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A cabinet of philosophical curiosities : a collection of puzzles, oddities, riddles and dilemmas
Sorensen, Roy A
New York, NY : Oxford University Press, 
Conform to confound -- Razing hopes -- Hidden messages in songs -- A blessed book curse -- Listen for a counterexample -- Schopenhauer's intelligence test -- A knucklehead on my premises -- The Tversky intelligence test -- A matter of life and death -- The identity of indiscernibles -- Indiscernible pills -- Telling a clover from a plover -- The emotional range of logicians -- A pebble from the Baths of Caracalla -- Assassination proof -- How to succeed your successor -- Not all logicians are saints -- Lewis Carroll's peek at Meno's slave boy -- The elderly scientist -- More proof! -- Emily Dickinson's hummingbird -- Plato's packing problem -- Telepathy for the absent-minded -- Order of absence versus absence of order -- Neglect of the absent -- Child proof -- Wittgenstein's parallelograms -- Knowing the area of a parallelogram -- Freud versus the dreaming logicians -- Do butterflies dream? -- Descartes's disappearance -- The most fairly distributed good -- Fairness framed -- Towards a fairer share of dishwashing -- What the dishwasher missed -- Developmental self-defeat -- Random quiz -- Enforcing Gresham's Law -- Gresham's Law of Numbers -- Laziest Reductio -- Imaginary travel companions -- The Twin Cities race -- Fugu for two -- Deducing names -- Richard Feynman is inconsistent -- Galbraith's cow -- Logical names for babies -- Being relatively ill-named -- Roman resemblance humour -- The prison-house of language -- Bilingual humour -- The Pierre puzzle and implicit racism -- Capital pronunciation -- Logically perfect language -- Eyebrow punctuation -- Kierkegaard's 1 AU dash -- Putting out your second eye -- A pyramid schema -- The eighteenth camel -- The negation test for nonsense -- Shifty O's -- A plenum of palindromes for Lewis Carroll -- Pining for the impossible -- Anything is possible? -- Half full or half empty? -- The scientific drinker -- Is Akrasia crazy? -- A cure for incontinence! -- Lewis Carroll's pig puzzles -- A round trip from small to large -- Partway down the slippery slope -- Contrapositive thinking -- Queer quantities -- New Zealand's Arthur Prior -- Most remote capital city -- The logic of 'Australia" -- Predicting your predictor -- The freedom of a coin toss -- Wittgenstein on ice -- The unbearable lightness of logical conclusions -- Impossible crimes -- Double belief --- The evil of doing the impossible -- Identity theft -- Infinite chess -- Infinite two-minute debate -- Indian debate tournament -- Winning by losing -- Minimising selfishness -- Lawrence of Arabia collars a leopard -- A bridge without pillars -- Advice from Shih Teng -- Thales' shady measurement of pyramids -- The cowpox transmission problem -- Kant's gloves -- An antipodal algorithm -- The invisibility of function words -- Necessary waste -- The art of the counterexample -- The philosophy of scale effects -- Humble exercise -- Philosophy for the eye -- Synthetic a priori lies -- Passive a priori deception -- Crete revisited -- Less lucky the second time? -- Professor ignorance -- Nothing is written in stone -- Self-fulfilling, self-defeating prophecies -- The philosopher's petition -- Napoleon's meta-discovery -- Handicaps on deduction -- Logical insults -- Logical humility -- Blasphemous tautologies -- Generality jokes and consistency proofs -- To be and not to be -- Lobster logic -- The triple contract -- Voltaire's big bet -- Biblical counting -- Russell's slip of the pen -- The first female philosopher? -- Is a burrito and sandwich? -- Second place -- The drachma's defect -- Illogical coin collecting -- The centime and the bottle imp -- A meeting of minds -- Deadliest Gettier case -- Premature explanatory satiation -- Upside-down charity -- Does charity apply to group beliefs? -- The population of Lake Wobegon -- Following the argument -- The earliest unexpected class inspection -- A foolproof guessing game -- Predicting your death date -- The oldest mosque -- The referee's dilemma -- The worst pair of referee reports -- A terrible tautology? -- Quantifier mottos -- The Chinese music box -- Christmas Eve 364 -- Putting parody into practice -- Hoax proof -- Penny wise -- Plato's punning riddle -- Chess puzzle puzzle -- The spy's riddle -- Why one is the loneliest number -- The moment of truth -- Preventing prevarication -- Argument and Oscar Wilde's "The Decay of Lying" -- Ethics of supposition -- Behaviourism for eggs -- The egg came before the chicken -- The egg came before the ellipse -- Martin Gardner's touching problem -- Indiscernible harm -- Book review of A Million Random Digits -- An unjust but fair obituary -- Reflective truth tables -- The bikini palindrome -- Family resemblance for primates -- Minimal resemblance -- Brother-in-law resemblance -- Tolstoy's syllogism -- Woody Allen's death wish -- Checkmate in aleph-nought -- A memory lapse -- The penultimate state -- Fame as the forgotten philosopher -- The answers.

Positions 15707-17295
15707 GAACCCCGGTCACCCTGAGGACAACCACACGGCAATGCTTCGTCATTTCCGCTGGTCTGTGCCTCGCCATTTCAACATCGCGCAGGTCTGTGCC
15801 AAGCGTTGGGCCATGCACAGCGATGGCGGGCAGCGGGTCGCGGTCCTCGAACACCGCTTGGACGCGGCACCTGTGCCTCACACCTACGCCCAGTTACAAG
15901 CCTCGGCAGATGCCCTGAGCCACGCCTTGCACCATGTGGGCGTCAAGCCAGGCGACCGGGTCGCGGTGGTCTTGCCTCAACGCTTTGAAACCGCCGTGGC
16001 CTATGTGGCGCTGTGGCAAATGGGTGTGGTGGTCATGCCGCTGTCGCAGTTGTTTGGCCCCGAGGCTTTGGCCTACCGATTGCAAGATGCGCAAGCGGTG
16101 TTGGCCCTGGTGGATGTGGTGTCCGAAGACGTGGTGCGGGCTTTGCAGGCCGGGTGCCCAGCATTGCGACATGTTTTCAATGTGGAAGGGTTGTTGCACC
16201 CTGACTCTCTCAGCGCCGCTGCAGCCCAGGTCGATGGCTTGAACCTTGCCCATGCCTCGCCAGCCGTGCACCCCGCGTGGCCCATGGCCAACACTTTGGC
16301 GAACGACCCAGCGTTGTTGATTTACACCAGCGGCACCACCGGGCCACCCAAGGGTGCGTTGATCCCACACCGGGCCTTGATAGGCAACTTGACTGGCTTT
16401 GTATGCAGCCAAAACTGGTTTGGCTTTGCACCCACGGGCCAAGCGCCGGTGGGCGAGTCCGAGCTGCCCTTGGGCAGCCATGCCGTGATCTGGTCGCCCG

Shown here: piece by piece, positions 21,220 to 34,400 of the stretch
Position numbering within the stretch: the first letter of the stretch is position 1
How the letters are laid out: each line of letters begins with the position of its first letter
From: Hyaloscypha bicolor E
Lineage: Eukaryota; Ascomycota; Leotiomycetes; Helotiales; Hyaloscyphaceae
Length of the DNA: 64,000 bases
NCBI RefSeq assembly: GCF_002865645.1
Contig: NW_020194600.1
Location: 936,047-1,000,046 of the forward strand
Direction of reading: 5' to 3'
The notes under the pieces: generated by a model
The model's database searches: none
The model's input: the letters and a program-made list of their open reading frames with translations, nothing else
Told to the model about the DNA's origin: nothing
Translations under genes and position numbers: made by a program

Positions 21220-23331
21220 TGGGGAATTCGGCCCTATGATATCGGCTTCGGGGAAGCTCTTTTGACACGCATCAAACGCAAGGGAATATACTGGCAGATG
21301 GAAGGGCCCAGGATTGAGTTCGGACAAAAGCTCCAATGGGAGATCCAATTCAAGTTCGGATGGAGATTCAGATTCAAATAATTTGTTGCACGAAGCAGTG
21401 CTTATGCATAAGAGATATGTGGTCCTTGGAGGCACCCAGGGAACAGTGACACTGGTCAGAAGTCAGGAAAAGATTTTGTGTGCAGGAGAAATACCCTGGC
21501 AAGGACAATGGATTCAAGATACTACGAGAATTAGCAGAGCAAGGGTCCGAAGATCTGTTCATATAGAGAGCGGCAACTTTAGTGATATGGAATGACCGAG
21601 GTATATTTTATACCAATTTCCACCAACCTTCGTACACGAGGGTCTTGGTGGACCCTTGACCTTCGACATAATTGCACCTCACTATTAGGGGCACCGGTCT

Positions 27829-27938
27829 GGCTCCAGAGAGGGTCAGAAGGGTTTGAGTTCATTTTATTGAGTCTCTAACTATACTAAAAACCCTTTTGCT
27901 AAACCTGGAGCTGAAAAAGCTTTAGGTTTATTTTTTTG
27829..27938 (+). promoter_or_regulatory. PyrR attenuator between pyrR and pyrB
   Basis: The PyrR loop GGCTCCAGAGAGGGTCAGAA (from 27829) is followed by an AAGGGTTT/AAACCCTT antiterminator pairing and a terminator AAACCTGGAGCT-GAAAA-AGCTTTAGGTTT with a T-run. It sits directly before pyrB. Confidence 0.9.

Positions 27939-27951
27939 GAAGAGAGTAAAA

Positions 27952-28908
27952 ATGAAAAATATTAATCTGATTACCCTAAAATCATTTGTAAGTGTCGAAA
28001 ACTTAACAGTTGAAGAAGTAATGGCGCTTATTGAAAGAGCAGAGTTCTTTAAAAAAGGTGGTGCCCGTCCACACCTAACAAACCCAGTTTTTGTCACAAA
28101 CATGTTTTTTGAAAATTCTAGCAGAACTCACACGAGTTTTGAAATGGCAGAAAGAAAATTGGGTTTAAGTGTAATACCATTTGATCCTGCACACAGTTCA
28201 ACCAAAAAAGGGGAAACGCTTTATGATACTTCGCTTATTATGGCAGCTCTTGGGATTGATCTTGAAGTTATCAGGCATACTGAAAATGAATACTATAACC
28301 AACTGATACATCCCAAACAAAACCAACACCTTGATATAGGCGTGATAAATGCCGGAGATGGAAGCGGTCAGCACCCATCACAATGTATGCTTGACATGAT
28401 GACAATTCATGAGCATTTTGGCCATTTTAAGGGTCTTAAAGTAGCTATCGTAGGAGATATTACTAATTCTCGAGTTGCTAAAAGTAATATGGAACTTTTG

"A Cabinet of Philosophical Curiosities is a colorful collection of puzzles and paradoxes, both historical and contemporary, by philosopher Roy Sorensen. Taking inspiration from Ian Stewart's Professor Stewart's Cabinet of Mathematical Curiosities, which assembled interesting "maths" from outside the classroom into a miscellany of marvels, these puzzles are ready to be enjoyed independently but gain mutual support when read in clusters. The volume ranges from simple examples to anomalous anomalies, considers data that seems to confirm a generalization while lowering its probability, and argues that we are doomed to believe infinitely many contradictions-and that the pain of contradictions can be profoundly stimulating. Inside this book you will learn of John Eck, who debated Luther in 1519. He devised a sequence of contracts that sidestepped usury laws, and German bankers made a fortune from this Triple Contract. Sorensen also recounts how Voltaire set himself up for life by exploiting a fallacy in the construction of a Parisian lottery. There is logic for altruists, too. You will discover how General Benjamin Butler used other-centric reasoning to protect runaway slaves. There are historical snapshots of logic in action, and the book contains tributes to Lewis Carroll, Arthur Prior, and Peter Geach. In addition to short essays, there are dialogues, cures and insults."--Goodreads.com.
Baker Berry BC108 .S75 2016